Utah is abundant with wild edible plants, often referred to as weeds in our yard or garden and also more nutritional than what we have in the grocery store. Many of the wild edibles available to us are not native but were brought here by pioneers from Europe and the mediterranean. Of course many of the wild edibles are native to the area as well. The Sego Lily was used by natives for centuries as a staple food and helped save the lives of the pioneers when they came to this state starving in 1848 and 1849. The bulbs they harvested were plentiful and generally larger than we see today. This is likely because the native peoples harvested the plants often and that action helped the plants continue to produce just are caring for our gardens helps our vegetables grow. Now that we leave the native plants alone and don’t know how to use them they often show very little fruit.
Proper foraging is something that we must understand in order to continue to use these plants wisely and for us and the plants to benefit. Learning about these wild edibles and how and when to harvest them will make us better stewards of the land around us and will also prepare us for tough times or simply allow us to live more healthy now. You would be surprised how many things are readily available to us in the wilderness of Utah, even in the desert. Some of the great spring edibles include, Mariposa lily, Yellow bells, Wild onion, Storksbill, Dune Evening primrose, Indian potato, Curly dock, Blue mustard and Wild spinach often known as Lamb’s quarter.
Come learn with Mike Wood from WildUtahEdibles.com and supplement your diet. Learn how to use the plants that grow easily around you and learn what weeds you can throw in your salad. You will be amazed and thrilled by the many edible and indeed delicious plants there are around you.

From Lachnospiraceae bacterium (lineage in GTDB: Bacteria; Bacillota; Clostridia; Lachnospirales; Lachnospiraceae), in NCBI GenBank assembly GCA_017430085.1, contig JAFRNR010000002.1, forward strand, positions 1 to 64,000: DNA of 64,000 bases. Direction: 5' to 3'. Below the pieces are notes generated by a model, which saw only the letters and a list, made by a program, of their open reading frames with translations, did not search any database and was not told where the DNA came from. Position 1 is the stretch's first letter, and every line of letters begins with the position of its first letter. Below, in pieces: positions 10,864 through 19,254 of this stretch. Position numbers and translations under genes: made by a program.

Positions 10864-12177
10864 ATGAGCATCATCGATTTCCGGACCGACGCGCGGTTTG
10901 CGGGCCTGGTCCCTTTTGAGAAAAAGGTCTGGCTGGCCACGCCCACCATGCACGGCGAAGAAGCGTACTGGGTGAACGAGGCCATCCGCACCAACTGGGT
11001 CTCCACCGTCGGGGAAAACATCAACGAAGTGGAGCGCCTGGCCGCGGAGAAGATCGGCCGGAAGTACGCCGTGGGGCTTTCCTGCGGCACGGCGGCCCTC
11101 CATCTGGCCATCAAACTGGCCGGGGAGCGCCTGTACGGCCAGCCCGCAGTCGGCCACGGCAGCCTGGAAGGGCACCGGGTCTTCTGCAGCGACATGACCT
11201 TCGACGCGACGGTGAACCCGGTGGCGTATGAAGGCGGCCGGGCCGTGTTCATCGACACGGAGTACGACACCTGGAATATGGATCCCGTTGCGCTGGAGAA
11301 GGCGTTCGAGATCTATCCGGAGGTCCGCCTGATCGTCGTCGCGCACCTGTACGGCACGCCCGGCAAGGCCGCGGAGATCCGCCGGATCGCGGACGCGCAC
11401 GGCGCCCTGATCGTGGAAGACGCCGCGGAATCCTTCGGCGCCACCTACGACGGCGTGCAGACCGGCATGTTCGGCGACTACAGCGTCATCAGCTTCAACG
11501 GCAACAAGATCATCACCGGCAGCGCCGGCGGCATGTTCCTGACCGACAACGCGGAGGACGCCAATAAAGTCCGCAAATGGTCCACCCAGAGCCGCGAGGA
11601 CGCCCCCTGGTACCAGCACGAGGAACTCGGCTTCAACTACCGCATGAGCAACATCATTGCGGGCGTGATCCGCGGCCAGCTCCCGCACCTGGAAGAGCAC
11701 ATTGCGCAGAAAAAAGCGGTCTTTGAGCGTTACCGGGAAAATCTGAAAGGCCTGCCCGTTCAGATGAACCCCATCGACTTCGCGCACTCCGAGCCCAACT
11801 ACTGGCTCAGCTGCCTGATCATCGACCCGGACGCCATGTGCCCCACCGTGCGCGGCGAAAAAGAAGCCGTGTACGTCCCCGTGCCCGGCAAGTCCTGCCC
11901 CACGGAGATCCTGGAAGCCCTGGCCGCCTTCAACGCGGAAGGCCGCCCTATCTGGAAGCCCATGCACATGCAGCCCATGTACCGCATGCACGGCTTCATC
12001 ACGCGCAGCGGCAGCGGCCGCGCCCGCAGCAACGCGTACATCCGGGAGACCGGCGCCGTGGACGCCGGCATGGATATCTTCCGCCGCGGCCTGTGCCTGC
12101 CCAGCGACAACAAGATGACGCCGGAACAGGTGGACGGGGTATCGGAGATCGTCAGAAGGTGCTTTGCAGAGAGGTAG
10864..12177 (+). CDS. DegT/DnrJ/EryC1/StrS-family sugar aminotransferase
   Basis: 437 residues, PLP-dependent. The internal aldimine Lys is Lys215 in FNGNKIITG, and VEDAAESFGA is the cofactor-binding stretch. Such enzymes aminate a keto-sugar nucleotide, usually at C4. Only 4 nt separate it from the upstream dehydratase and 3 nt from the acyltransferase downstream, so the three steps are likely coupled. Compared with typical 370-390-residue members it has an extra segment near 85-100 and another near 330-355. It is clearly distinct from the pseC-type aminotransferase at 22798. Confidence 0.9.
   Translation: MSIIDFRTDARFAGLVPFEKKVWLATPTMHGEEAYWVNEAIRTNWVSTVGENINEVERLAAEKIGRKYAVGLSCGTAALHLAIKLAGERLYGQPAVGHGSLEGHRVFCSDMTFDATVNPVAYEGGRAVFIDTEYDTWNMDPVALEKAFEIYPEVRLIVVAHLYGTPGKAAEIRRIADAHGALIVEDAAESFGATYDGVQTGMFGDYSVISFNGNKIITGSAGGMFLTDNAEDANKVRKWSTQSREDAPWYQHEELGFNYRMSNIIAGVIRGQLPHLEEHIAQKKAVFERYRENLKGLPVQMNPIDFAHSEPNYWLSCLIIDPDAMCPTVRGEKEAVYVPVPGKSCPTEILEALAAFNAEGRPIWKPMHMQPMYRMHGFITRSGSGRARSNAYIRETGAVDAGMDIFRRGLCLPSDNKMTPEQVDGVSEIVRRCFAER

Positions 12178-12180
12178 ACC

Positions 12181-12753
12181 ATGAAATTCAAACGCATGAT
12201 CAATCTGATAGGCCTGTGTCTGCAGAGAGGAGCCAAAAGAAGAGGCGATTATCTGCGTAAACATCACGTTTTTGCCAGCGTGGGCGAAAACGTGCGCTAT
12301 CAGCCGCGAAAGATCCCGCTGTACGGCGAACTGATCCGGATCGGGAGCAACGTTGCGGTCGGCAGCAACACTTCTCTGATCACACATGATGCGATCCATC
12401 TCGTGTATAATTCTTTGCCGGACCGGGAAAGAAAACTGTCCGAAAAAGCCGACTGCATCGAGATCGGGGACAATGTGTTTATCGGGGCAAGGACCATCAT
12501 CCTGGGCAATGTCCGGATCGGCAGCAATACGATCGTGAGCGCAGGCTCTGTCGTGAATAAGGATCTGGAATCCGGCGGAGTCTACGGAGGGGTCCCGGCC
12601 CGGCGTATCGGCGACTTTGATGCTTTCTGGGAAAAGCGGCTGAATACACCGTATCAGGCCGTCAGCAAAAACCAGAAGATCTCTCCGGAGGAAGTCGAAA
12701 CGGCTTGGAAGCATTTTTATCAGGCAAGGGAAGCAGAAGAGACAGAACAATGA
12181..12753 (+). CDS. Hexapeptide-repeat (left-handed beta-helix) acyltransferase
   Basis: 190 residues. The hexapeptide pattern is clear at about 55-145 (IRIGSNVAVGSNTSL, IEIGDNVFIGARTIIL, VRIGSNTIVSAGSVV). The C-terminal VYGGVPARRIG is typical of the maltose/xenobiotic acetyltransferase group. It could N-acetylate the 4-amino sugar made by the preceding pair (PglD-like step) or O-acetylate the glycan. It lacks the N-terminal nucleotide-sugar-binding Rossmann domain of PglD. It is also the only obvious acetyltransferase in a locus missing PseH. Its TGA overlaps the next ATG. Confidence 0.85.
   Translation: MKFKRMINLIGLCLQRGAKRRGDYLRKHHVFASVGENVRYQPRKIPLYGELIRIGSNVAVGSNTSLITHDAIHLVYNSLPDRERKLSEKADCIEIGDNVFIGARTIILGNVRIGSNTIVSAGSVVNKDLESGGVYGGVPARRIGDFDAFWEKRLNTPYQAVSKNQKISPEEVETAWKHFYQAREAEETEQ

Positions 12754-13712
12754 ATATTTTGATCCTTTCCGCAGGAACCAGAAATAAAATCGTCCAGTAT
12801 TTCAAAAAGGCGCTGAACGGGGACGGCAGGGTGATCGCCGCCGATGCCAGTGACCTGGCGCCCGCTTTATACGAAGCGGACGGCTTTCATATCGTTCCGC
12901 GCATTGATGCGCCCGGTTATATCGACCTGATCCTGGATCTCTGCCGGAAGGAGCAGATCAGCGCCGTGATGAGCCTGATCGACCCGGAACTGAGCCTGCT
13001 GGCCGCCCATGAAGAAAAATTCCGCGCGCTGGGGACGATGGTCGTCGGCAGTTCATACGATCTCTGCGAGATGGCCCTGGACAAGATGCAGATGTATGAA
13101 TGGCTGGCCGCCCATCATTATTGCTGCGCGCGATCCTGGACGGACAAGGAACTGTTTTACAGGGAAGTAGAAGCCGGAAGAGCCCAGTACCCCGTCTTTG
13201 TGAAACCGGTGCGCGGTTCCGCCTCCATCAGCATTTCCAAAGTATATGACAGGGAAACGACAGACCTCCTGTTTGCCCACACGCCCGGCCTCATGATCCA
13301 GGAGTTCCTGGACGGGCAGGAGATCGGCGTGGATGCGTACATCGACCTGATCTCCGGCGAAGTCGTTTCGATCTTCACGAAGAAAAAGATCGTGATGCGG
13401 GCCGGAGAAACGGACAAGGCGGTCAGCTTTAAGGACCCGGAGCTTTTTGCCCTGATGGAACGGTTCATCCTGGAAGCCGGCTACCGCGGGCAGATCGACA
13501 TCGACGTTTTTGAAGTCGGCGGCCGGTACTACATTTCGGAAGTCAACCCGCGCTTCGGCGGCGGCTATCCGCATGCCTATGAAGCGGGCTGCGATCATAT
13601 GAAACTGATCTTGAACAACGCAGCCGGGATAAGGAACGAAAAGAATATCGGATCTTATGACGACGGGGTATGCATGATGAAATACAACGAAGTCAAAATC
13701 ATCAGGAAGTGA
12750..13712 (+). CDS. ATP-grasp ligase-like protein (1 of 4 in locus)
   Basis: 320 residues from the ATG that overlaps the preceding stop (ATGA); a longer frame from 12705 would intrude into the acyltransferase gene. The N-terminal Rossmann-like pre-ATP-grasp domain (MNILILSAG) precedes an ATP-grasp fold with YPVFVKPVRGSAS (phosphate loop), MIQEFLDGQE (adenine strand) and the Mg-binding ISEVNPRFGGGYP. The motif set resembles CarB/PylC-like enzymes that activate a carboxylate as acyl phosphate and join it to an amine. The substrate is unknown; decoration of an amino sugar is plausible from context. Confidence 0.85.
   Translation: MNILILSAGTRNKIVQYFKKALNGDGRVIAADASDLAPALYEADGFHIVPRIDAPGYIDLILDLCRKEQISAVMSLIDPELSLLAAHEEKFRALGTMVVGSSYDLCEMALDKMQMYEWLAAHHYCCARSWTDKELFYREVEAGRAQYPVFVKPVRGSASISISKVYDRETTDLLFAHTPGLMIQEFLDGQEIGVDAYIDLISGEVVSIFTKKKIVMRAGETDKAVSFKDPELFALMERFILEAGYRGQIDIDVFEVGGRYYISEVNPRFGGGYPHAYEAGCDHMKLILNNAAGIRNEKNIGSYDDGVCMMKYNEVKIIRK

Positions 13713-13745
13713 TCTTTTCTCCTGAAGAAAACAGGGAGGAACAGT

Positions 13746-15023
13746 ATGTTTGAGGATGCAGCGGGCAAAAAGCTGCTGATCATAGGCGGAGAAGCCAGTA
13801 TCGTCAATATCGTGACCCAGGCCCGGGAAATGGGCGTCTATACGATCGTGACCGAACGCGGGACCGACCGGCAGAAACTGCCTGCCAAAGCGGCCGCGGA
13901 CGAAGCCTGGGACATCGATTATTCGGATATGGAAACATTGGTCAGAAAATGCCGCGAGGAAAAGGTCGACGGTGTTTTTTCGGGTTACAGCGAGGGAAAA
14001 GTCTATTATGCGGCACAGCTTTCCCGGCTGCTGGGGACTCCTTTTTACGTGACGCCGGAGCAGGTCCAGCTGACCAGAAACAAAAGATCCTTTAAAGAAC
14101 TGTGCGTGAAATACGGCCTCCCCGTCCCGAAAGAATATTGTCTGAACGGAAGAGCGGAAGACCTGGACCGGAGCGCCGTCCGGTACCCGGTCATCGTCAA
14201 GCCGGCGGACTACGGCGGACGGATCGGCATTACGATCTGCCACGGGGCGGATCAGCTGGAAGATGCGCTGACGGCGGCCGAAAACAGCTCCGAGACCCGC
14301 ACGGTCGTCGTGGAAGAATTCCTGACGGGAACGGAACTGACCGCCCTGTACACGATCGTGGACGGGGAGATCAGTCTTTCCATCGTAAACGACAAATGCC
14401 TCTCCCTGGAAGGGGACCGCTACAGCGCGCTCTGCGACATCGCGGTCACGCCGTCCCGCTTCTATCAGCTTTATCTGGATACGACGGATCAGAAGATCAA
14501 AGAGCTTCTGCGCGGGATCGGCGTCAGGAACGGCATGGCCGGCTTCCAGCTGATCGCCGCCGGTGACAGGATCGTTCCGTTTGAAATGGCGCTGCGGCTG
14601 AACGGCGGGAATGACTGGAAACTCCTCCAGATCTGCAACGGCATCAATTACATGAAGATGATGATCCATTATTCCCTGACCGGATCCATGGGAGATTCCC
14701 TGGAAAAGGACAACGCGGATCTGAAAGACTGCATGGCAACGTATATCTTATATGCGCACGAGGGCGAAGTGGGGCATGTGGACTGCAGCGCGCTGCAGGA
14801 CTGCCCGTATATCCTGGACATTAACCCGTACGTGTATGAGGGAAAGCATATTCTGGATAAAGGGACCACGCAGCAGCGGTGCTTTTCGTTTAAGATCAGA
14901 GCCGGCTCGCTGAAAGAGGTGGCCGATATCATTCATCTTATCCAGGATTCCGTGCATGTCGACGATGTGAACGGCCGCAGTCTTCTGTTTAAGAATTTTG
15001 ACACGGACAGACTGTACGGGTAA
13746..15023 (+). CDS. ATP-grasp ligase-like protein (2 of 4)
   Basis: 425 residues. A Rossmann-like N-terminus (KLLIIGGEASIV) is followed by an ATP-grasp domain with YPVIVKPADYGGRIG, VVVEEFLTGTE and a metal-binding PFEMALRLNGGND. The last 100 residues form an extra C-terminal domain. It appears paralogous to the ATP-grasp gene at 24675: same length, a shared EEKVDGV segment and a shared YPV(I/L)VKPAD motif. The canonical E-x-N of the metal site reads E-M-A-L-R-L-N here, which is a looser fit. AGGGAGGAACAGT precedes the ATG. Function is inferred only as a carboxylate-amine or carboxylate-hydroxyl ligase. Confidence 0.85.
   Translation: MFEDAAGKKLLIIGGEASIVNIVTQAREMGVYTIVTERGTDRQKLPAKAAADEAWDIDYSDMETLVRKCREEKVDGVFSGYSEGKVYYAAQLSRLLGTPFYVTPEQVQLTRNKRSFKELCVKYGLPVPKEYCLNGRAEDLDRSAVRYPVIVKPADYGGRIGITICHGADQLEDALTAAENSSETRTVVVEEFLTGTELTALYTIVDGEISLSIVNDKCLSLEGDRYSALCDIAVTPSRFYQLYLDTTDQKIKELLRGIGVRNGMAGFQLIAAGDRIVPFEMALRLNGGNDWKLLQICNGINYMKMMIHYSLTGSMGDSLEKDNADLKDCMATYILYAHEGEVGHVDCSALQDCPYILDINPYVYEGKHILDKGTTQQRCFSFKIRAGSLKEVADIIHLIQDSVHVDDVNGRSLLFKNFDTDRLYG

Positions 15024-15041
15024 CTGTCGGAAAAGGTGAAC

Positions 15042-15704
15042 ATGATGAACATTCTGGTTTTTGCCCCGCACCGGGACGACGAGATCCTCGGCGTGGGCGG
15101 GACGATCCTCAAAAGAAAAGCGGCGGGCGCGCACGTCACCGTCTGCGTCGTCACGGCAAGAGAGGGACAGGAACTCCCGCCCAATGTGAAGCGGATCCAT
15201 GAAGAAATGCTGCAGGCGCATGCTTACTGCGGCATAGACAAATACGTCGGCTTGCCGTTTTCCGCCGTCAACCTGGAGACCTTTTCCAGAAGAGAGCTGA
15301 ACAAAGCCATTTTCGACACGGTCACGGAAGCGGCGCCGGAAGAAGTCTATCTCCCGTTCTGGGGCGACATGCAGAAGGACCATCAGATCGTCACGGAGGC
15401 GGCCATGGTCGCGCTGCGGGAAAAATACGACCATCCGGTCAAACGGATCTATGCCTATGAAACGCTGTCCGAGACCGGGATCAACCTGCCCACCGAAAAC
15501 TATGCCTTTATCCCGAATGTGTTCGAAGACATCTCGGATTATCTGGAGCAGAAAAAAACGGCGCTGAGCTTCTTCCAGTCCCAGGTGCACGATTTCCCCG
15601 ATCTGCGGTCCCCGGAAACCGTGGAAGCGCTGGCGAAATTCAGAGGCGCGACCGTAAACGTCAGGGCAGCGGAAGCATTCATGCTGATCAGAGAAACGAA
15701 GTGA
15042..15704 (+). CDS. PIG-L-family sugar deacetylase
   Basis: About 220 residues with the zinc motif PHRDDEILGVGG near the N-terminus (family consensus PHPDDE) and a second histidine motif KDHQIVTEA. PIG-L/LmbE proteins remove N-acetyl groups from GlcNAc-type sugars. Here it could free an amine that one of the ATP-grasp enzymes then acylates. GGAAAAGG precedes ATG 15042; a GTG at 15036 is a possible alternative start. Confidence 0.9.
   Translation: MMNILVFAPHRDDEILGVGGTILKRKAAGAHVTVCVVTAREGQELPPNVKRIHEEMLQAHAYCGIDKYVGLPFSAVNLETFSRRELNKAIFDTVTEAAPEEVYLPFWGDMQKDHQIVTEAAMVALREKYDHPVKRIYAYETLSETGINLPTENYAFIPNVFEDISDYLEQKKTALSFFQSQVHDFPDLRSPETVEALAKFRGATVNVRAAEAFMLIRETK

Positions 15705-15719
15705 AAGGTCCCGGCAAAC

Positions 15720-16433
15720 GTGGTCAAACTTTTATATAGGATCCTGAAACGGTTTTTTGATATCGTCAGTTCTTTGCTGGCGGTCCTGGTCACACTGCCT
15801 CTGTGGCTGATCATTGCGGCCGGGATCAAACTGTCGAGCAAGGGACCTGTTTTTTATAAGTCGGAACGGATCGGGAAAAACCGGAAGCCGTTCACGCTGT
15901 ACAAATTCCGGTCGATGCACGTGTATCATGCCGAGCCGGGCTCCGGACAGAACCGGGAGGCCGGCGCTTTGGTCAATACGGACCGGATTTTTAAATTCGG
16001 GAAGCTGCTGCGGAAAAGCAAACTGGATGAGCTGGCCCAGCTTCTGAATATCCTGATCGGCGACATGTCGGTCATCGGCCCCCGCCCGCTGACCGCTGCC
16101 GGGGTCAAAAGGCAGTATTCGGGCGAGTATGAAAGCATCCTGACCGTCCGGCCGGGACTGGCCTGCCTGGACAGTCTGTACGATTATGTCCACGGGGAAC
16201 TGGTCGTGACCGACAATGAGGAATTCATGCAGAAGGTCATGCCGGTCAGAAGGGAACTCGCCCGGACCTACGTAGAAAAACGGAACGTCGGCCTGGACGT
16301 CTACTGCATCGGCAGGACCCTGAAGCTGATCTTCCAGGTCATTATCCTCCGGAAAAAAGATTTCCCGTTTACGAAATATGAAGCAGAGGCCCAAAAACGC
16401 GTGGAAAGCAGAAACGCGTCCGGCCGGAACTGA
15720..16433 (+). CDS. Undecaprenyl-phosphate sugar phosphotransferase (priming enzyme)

Our next wild edibles tour is April 26th at 12:00 noon. Exact location and details will be made available through our facebook page closer to the actual date but this tour will be in the Utah desert either in Saratoga Springs or in Eagle Mountain. Bring your friends and bring the family. This is an event you don’t want to miss.
I’ve always been interested in Blacksmithing, both as a link to past skills and as a possibly useful prepping skill. Early in 2012 I began looking into how I might be able to start learning this craft.
I quickly found ABANA, the Artist Blacksmith Association of North America. As the organization’s name might imply, most people doing blacksmithing today are doing it as an art or for ornamentation purposes. Through ABANA, I was pointed to our local Utah ABANA chapter, the Bonnevile Forge Council.
This local chapter has meetings on odd numbered months for its members and those interested in learning about the club and blacksmithing. These meetings are often centered around demonstrations of hands on projects. The club members try to make it less intimidating for newcomers who have never heated metal to 2000 degrees before.
I was able to attend the March 2012 meeting and meet many of the club members. I haven’t missed a meeting since. The next meeting for the club will be this coming Saturday in Provo and focuses on teaching forge welding. I hope any of you who are interested will be able to make it out. Please see the meetings link above for details.